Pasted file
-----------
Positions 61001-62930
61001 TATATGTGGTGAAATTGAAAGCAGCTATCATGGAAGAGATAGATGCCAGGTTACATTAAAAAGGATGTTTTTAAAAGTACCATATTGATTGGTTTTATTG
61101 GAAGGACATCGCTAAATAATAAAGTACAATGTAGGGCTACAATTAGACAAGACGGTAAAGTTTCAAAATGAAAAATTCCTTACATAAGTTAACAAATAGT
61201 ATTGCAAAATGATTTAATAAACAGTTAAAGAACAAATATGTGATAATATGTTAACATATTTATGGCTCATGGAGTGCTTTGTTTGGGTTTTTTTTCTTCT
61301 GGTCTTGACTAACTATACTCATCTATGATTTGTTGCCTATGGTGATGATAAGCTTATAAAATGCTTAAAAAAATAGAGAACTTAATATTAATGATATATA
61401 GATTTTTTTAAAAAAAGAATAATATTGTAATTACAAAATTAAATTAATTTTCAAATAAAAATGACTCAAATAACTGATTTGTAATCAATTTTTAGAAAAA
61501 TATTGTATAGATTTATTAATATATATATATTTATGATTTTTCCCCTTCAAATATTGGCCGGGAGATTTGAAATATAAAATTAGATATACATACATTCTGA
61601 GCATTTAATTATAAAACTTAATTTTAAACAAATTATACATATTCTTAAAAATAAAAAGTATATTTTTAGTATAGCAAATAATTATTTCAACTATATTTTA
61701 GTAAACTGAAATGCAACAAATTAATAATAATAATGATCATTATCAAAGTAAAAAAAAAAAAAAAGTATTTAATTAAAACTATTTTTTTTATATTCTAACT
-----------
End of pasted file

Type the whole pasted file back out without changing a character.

Positions 61001-62930
61001 TATATGTGGTGAAATTGAAAGCAGCTATCATGGAAGAGATAGATGCCAGGTTACATTAAAAAGGATGTTTTTAAAAGTACCATATTGATTGGTTTTATTG
61101 GAAGGACATCGCTAAATAATAAAGTACAATGTAGGGCTACAATTAGACAAGACGGTAAAGTTTCAAAATGAAAAATTCCTTACATAAGTTAACAAATAGT
61201 ATTGCAAAATGATTTAATAAACAGTTAAAGAACAAATATGTGATAATATGTTAACATATTTATGGCTCATGGAGTGCTTTGTTTGGGTTTTTTTTCTTCT
61301 GGTCTTGACTAACTATACTCATCTATGATTTGTTGCCTATGGTGATGATAAGCTTATAAAATGCTTAAAAAAATAGAGAACTTAATATTAATGATATATA
61401 GATTTTTTTAAAAAAAGAATAATATTGTAATTACAAAATTAAATTAATTTTCAAATAAAAATGACTCAAATAACTGATTTGTAATCAATTTTTAGAAAAA
61501 TATTGTATAGATTTATTAATATATATATATTTATGATTTTTCCCCTTCAAATATTGGCCGGGAGATTTGAAATATAAAATTAGATATACATACATTCTGA
61601 GCATTTAATTATAAAACTTAATTTTAAACAAATTATACATATTCTTAAAAATAAAAAGTATATTTTTAGTATAGCAAATAATTATTTCAACTATATTTTA
61701 GTAAACTGAAATGCAACAAATTAATAATAATAATGATCATTATCAAAGTAAAAAAAAAAAAAAAGTATTTAATTAAAACTATTTTTTTTATATTCTAACT